China court date set for custody battle of murdered British man’s children
- Credit: Archant
A Suffolk man embroiled in a bitter custody battle to bring his grandchildren to the UK from China where his son was murdered says it will be “heart-breaking” to lose the case.
Ian Simpson, from Hartest, near Bury St Edmunds, will fly to the Far East on December 17 before the custody hearing on December 20, which will take place in Nanzhang in central China.
The mother of the children, Weiwei Fu, was jailed for life in July after she stabbed her estranged husband Michael Simpson to death at his flat in Shanghai..
Mr Simpson’s son Michael, 34, was working in the country as an executive for retailer Next.
The children – Jack, seven, and Alice, six – have since been taken to live in a rural Chinese town by their maternal grandparents.
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Mr Simpson, 69, and his ex-wife Linda – Michael’s mother – have been fighting for months to get their grandchildren back to the UK following their son’s murder last year.
“It’s mixed feelings really,” Mr Simpson said. “On the one hand we know it’s coming to an end - it’s been around 21 months.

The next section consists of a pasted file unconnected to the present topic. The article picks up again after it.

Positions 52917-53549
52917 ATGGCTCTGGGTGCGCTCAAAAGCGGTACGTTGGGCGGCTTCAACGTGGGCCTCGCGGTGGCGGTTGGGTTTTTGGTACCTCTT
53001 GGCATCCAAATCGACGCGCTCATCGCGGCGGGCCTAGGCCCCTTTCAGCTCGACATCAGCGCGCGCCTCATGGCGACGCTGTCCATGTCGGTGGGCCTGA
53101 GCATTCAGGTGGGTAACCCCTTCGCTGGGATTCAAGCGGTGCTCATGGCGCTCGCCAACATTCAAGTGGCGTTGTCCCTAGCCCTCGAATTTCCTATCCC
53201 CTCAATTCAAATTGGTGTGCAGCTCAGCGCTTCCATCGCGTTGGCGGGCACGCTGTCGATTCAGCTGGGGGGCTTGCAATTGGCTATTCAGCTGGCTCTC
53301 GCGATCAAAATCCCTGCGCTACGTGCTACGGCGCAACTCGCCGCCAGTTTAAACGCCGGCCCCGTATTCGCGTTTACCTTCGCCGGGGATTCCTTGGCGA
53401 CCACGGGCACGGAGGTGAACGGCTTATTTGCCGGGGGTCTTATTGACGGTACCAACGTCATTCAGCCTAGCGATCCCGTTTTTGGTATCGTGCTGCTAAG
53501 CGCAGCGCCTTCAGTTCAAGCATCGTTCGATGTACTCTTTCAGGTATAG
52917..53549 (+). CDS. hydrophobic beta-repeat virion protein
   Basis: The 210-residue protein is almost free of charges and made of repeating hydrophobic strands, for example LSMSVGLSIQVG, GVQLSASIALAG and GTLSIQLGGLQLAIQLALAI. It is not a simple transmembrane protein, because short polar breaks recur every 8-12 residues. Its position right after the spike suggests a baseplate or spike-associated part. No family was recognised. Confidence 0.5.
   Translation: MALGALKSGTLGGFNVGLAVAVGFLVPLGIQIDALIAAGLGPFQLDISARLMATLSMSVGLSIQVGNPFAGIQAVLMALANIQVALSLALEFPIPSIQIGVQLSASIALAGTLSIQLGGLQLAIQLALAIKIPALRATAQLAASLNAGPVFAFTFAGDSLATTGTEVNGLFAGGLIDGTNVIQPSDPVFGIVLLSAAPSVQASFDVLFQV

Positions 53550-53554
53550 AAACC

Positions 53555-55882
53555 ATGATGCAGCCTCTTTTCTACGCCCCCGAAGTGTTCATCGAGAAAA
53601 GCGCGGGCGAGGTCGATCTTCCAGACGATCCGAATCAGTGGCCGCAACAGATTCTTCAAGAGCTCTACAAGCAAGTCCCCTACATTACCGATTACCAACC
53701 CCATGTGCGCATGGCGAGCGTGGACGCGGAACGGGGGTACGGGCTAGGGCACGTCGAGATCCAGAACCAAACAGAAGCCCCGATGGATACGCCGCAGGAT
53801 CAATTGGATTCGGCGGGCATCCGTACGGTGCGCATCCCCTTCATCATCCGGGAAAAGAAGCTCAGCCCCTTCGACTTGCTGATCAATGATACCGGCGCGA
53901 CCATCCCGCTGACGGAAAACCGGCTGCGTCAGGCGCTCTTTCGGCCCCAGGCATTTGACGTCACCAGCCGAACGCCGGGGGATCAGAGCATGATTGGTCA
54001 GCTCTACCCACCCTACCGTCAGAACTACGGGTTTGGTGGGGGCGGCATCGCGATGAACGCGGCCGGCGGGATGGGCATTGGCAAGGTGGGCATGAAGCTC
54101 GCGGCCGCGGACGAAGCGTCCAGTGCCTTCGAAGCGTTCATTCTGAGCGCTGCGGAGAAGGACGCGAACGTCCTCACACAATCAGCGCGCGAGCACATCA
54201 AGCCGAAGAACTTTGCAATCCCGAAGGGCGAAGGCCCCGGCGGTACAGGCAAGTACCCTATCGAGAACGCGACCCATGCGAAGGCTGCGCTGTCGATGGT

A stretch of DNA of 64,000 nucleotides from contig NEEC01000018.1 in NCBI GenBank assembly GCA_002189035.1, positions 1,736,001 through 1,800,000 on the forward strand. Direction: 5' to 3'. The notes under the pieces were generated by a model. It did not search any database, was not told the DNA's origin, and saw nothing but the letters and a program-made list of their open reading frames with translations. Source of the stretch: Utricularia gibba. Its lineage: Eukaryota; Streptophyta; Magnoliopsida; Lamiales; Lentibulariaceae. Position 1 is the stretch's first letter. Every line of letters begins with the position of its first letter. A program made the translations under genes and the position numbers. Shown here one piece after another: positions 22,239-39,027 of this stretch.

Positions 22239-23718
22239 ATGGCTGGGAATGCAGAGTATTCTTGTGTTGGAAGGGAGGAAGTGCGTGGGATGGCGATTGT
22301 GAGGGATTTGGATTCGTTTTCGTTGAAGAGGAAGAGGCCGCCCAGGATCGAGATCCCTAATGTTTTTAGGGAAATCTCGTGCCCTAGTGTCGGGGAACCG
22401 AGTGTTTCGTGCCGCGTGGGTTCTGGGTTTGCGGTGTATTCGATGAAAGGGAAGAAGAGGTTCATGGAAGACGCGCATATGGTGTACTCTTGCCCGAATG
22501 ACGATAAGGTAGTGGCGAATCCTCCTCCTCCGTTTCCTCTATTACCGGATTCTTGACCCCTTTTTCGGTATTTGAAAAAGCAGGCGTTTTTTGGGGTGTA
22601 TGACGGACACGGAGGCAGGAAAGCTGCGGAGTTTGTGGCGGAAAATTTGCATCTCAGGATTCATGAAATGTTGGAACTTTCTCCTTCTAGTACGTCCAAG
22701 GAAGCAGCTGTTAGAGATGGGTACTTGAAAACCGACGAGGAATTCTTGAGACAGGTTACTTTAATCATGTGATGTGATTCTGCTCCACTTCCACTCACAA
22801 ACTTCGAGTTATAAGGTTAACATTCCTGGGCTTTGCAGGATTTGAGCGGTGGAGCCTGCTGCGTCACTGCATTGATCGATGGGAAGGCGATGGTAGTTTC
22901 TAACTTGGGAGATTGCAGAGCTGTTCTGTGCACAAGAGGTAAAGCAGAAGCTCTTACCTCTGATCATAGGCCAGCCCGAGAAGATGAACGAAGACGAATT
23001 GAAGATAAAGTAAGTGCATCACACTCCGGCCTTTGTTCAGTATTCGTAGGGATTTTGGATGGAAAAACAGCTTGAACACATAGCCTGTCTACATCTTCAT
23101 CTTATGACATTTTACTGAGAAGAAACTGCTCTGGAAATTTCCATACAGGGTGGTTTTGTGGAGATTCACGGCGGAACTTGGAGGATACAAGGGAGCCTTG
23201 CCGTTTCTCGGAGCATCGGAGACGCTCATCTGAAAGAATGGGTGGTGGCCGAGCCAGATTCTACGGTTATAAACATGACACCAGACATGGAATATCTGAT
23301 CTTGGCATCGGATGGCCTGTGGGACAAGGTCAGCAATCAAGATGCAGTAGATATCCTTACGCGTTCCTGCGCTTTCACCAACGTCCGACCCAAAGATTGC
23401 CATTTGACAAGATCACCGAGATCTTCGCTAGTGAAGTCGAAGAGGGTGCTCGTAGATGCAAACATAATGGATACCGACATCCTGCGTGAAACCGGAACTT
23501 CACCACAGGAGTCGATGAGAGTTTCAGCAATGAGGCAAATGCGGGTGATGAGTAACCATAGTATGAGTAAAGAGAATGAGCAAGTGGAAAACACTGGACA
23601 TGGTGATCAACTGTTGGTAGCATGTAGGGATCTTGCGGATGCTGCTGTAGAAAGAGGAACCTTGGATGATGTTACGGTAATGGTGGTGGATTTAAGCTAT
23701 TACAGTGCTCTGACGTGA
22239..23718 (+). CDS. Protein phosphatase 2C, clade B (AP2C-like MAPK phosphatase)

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“But it’s also very nerve-racking as there is no appeal following this decision.
“It’s been very frustrating and very emotional as it’s been such a long process to get to this point.”
Mr Simpson said he will be hiring a translator in Shanghai who will make the trip to rural China for the hearing as there are no translators available in the province.
If no deal can be agreed on December 20 in the evidence exchange process then the case will enter into a court session the following day.
“I think we’ve got a lot on our side,” Mr Simpson said. “All the paperwork is there, but it’s not good getting your hopes up because we know that it could all go against us.
“To lose would just be heart-breaking, devastating and horrendous.”
Mr Simpson added that it may be another month following the hearing before a final decision is made.
“My lawyers have indicated that it is likely that we will not hear for at least a month.
“But we’re still fighting.”
A crowdfunding page started by a neighbour of Mr Simpson’s has raised more than £4,500 to help with legal costs.